Graham Culbertson’s interest in anarchist philosophy intensified during the COVID-19 pandemic, when he saw the injustices of the world thrown into stark relief and began questioning the foundational assumptions of many societies -- things that make good people shrug and say, “It’s terrible, but that’s just the way it has to be.”
But does it? Why?
And thus began a journey that’s brought us to this point.
Before quitting his job, becoming a stay-at-home parent, and starting an anarchist podcast in his basement, Graham earned a PhD in American Literature and Culture at UNC-Chapel Hill, and taught at elite public high schools for 7 years. He also has experience teaching in higher ed, at 3 different universities.
Graham’s dissertation was about progressive social and political movements at the turn of the 20th century -- the Gilded Age. He studied American Naturalist literature, which emphasized the cruelty of sociopolitical structures of the day, incorporating important thinkers and activists of the time such as Frederick Douglass, Jane Addams, and Frederick Law Olmsted.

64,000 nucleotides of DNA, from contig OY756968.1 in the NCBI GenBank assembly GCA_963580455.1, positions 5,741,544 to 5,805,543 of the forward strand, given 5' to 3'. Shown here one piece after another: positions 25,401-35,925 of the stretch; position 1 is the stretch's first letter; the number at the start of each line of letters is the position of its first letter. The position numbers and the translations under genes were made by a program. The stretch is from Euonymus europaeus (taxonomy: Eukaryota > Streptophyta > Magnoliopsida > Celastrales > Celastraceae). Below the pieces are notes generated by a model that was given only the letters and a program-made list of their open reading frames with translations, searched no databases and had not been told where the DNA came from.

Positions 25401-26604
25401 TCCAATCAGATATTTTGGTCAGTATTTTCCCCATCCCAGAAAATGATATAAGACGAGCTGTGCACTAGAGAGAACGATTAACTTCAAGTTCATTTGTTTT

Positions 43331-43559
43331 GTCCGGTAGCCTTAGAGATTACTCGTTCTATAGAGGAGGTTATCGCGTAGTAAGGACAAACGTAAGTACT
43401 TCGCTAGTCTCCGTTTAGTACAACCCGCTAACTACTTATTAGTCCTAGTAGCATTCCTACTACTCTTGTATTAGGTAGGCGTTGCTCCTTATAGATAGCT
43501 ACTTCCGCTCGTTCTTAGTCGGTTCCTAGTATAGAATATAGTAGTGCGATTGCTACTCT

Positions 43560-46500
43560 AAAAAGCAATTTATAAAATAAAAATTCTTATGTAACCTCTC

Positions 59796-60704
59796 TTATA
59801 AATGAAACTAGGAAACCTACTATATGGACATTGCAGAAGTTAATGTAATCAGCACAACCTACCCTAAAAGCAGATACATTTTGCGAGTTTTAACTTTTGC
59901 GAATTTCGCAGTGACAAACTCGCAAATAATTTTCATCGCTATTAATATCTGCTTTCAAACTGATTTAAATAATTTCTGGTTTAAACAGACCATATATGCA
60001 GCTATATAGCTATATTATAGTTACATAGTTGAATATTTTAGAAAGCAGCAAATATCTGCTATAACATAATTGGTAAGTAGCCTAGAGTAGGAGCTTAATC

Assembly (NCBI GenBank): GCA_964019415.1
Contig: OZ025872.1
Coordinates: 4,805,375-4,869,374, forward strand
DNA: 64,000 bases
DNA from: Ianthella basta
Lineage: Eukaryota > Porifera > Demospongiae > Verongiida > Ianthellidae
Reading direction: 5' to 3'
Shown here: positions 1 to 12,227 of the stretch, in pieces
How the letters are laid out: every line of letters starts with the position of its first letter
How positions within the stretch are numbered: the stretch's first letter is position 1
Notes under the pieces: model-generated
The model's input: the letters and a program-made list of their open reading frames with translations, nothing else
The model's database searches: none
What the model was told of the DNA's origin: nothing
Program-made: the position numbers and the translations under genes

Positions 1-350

Since the pandemic, Graham has turned his interest to the more radical edges of social change, and he's especially passionate about sharing a useful version of anarchism with people who've dismissed it in the past.
When people think about anarchy, or anarchism, they think about radical change, revolution, destruction. But that’s not necessarily what the leading anarchist thinkers have thought and written over the past 200 years. Many of them focus on the collective, on helping and supporting each other -- Mutual Aid.
The core idea of this podcast, Everyday Anarchism, comes from David Graeber, who wrote that our everyday life is mostly run on anarchism, and at the same time people believe that anarchism doesn’t work. One of these is wrong.
All the forces that shape our lives are secondary to our own choices, and our own communities.
Let’s get this bread.